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I have the following data which show some values before and after a drug. I want to test whether the drug increased the mean. I think I should use Wilcoxon test, but I don't know what to do with missing values (NAs). Do I need to remove NAs and corresponding before values?

before after
2.2    NA
8.2    5.2
9.5    NA
10.5   4
12.5   6
10.5   3
9.7   10
11.5   NA
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  • $\begingroup$ You might want to know why the values are missing since that could bias your conclusion. If there's nothing systematic about the missingness (people don't have after measurements because they died, say) then I think you can safely throw them out. $\endgroup$ – dsaxton Dec 7 '15 at 14:20
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I think you should remove the data with NA though the data set is already very small, i don't believe you can make an inference and hypotize some values if you are studying the drug for the first time.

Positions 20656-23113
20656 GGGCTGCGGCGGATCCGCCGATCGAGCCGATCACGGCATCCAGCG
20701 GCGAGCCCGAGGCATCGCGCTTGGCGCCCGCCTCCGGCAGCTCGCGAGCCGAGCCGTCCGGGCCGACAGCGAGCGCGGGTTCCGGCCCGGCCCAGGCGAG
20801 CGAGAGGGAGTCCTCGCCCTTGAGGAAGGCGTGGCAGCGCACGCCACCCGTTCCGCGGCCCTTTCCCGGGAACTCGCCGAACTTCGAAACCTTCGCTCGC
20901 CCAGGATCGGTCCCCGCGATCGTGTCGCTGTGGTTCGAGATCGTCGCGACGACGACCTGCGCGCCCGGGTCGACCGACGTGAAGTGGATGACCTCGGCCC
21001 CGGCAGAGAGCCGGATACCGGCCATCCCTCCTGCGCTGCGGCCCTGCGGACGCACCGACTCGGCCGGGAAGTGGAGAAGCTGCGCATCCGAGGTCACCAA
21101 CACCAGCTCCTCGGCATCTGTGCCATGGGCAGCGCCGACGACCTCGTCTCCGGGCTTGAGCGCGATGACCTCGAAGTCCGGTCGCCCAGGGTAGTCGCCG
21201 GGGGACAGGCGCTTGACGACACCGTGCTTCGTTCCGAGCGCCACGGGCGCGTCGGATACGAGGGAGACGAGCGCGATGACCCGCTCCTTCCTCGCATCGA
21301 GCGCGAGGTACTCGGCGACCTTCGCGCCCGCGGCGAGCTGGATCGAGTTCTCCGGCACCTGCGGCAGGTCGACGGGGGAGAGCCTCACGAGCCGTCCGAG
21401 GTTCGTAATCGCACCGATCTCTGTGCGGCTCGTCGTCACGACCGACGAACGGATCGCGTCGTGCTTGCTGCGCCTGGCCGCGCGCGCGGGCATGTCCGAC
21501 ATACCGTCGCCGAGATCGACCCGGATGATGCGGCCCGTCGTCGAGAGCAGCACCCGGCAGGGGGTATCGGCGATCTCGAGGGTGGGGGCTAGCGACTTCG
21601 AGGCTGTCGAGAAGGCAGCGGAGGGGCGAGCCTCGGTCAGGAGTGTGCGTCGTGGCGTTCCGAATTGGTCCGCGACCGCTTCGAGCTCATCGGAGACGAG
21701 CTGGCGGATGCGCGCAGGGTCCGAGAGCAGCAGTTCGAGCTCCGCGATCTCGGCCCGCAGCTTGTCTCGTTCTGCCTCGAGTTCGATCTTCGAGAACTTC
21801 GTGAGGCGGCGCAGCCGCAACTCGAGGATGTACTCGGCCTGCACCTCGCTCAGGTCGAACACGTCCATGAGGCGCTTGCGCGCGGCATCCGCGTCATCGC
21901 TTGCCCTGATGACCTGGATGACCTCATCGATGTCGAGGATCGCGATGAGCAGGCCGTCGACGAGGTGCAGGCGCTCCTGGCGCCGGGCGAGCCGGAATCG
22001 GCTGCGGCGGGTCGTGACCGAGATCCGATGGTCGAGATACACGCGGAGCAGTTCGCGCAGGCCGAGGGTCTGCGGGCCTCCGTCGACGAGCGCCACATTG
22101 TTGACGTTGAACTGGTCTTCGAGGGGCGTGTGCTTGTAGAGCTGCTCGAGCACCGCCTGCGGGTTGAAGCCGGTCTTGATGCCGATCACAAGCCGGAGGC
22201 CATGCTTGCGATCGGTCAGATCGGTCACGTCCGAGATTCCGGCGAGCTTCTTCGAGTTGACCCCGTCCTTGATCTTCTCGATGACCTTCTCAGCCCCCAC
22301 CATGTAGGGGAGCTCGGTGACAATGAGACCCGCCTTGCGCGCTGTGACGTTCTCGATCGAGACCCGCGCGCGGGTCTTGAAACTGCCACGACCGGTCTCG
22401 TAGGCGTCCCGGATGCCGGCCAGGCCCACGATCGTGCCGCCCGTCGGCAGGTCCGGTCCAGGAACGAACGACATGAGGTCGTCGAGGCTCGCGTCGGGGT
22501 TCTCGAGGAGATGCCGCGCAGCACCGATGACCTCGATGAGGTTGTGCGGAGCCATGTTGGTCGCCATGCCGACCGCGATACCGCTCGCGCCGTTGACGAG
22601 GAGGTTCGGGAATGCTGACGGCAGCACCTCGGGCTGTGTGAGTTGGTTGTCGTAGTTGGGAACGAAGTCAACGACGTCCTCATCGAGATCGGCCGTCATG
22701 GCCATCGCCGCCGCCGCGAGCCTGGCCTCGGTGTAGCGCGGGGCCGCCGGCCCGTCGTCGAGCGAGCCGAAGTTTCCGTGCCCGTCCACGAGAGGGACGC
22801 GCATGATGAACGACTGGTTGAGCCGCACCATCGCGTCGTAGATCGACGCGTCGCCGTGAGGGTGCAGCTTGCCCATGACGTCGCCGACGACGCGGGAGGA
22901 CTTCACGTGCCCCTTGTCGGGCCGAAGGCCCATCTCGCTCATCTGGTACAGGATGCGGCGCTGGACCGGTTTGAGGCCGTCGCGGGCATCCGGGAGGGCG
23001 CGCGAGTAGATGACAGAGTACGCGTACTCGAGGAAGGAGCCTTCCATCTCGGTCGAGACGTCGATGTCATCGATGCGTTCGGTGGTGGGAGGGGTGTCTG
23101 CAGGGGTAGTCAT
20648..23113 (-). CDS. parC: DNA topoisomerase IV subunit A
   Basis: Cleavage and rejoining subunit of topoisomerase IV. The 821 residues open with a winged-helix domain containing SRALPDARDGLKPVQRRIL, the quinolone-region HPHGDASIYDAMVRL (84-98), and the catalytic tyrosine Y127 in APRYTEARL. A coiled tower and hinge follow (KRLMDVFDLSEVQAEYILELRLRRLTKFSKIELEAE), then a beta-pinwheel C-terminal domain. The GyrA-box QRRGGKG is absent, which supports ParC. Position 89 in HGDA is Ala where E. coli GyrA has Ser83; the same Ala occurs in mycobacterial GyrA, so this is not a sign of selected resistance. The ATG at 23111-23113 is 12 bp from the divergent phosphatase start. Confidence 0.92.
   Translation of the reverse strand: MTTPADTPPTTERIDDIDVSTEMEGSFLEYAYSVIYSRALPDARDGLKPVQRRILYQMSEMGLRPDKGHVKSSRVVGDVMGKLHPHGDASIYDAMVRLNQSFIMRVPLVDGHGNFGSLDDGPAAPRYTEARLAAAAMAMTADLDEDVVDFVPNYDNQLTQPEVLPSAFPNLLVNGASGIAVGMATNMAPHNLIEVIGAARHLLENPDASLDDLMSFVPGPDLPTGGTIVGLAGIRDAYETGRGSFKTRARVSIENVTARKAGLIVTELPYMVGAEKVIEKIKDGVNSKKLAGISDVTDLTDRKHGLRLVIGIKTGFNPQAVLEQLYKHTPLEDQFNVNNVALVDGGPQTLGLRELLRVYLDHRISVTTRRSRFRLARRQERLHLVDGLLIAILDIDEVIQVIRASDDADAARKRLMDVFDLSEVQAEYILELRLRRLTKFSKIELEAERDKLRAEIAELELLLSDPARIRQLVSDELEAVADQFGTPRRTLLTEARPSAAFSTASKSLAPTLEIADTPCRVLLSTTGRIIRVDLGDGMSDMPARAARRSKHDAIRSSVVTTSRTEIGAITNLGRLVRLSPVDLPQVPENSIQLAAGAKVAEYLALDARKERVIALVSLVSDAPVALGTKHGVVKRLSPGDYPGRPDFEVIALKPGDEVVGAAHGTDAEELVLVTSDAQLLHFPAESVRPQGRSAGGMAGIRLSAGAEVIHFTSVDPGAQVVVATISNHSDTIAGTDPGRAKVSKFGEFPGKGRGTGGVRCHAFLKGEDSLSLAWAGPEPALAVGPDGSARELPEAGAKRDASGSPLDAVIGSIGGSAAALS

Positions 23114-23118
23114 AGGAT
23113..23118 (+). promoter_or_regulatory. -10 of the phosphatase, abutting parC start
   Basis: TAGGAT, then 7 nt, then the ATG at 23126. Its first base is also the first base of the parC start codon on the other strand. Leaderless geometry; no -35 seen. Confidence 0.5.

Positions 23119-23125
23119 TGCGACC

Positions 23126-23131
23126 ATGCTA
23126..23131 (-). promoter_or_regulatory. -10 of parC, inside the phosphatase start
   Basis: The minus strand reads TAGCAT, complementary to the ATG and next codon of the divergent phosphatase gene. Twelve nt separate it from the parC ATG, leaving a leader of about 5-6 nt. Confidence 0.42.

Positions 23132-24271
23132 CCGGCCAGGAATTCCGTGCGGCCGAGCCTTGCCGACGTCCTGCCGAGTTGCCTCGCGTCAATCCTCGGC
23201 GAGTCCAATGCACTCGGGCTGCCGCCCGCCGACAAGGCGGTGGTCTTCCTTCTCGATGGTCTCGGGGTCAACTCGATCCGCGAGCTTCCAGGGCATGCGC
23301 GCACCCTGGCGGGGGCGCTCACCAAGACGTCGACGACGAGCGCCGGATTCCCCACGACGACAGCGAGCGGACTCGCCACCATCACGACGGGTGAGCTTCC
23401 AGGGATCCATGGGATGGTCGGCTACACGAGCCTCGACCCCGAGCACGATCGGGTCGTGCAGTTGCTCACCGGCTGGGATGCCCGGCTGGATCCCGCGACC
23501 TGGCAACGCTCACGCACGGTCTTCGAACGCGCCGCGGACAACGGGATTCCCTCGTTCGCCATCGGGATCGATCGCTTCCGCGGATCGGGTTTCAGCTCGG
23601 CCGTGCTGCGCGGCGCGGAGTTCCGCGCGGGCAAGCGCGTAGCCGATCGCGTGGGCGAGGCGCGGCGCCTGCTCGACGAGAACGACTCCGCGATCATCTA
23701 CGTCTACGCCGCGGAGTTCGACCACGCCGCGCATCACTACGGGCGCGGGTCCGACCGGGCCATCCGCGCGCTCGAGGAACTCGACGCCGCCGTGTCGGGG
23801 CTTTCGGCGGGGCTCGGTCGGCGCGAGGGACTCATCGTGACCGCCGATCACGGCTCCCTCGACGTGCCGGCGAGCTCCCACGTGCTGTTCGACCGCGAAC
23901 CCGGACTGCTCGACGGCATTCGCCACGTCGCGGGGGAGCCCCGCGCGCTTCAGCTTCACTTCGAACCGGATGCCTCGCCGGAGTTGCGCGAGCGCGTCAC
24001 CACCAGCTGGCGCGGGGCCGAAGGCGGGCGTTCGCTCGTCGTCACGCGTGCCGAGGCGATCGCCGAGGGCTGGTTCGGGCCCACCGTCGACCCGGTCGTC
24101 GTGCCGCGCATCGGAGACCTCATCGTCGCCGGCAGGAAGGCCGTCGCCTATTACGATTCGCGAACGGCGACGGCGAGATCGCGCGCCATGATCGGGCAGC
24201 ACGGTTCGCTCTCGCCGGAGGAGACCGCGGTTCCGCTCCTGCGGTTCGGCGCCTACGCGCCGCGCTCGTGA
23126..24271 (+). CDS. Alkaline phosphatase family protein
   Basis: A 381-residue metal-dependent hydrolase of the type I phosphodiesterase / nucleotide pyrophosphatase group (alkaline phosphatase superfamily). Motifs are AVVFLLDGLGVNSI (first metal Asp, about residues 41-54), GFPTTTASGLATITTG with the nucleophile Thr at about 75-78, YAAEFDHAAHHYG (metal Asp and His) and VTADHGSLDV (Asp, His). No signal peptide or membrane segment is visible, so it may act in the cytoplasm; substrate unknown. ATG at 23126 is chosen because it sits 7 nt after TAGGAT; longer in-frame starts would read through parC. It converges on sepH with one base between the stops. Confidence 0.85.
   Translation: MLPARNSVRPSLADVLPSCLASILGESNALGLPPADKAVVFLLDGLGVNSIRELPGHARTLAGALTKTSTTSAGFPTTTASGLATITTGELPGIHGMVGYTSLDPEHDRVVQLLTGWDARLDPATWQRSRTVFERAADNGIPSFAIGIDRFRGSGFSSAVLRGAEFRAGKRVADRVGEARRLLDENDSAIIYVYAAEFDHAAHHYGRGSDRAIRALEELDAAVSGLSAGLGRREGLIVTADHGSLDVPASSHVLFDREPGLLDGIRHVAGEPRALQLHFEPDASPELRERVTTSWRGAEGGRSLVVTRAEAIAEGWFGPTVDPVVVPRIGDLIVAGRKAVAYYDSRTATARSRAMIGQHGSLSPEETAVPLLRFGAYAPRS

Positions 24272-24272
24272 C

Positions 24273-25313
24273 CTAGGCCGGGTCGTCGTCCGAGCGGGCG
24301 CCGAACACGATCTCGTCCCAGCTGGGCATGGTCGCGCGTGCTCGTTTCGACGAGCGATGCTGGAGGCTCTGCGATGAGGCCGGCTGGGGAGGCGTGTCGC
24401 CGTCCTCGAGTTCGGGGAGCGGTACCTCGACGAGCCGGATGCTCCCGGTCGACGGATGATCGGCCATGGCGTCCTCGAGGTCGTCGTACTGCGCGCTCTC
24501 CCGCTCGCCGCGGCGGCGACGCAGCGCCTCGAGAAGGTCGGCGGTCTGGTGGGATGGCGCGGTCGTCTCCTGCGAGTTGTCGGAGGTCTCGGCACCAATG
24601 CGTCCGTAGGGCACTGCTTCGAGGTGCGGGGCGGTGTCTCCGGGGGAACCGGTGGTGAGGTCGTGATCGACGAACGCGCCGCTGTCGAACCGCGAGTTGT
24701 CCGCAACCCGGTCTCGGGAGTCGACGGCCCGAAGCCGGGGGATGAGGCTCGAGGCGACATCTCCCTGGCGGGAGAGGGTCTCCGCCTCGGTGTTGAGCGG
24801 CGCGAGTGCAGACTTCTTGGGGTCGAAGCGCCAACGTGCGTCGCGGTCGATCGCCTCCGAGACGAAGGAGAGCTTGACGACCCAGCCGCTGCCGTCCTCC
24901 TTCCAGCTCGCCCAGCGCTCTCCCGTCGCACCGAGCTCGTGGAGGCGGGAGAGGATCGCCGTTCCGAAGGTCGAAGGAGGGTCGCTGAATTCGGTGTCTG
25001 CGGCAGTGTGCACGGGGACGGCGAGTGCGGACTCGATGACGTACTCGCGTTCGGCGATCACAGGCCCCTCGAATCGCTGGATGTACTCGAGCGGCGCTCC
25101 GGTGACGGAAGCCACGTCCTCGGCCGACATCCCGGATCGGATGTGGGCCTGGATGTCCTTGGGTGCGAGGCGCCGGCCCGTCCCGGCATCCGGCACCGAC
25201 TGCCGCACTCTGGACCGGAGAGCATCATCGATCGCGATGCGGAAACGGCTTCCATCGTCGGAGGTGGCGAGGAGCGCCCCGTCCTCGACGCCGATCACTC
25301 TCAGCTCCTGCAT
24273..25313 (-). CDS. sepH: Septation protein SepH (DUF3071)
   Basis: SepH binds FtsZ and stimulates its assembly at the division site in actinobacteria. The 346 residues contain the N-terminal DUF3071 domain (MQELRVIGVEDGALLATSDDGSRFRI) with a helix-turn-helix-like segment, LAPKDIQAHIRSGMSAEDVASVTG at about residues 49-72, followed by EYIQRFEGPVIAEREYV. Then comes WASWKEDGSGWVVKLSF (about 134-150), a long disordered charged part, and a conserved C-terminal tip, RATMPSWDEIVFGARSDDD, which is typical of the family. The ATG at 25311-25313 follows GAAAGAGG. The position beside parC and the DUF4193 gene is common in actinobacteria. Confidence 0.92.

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  • $\begingroup$ That is also what I thought $\endgroup$ – Günal Dec 7 '15 at 14:04
  • $\begingroup$ Hypotise = hypothesise? $\endgroup$ – Nick Cox Dec 7 '15 at 14:33
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First, you should consider if Wilcoxon is here the best choice. Check How to choose between t-test or non-parametric test e.g. Wilcoxon in small samples thread for great answer by Glen_b where he compares pros and cons of different hypothesis tests for small samples. It appears that in very small samples $t$-test may be the most robust choice.

Second, removing the missing values in most cases is not the best option. What do you know about missings? How did it happen that you lack information about those cases? If they are missing totally at random then one thing that you could do is to impute missing values with some values (e.g. mean, median, mode), use multiple imputation, or a number of different techniques of dealing with missing values. If there is some pattern in when values are missing then maybe you should consider the fact that some cases are missing in your statistical model as well?

For general theoretical introduction you could try the Rubin (1976) paper "Inference and Missing Data", classic book by Little and Rubin "Statistical analysis with missing data" or a number of different sources that can be easily found on Google Scholar.

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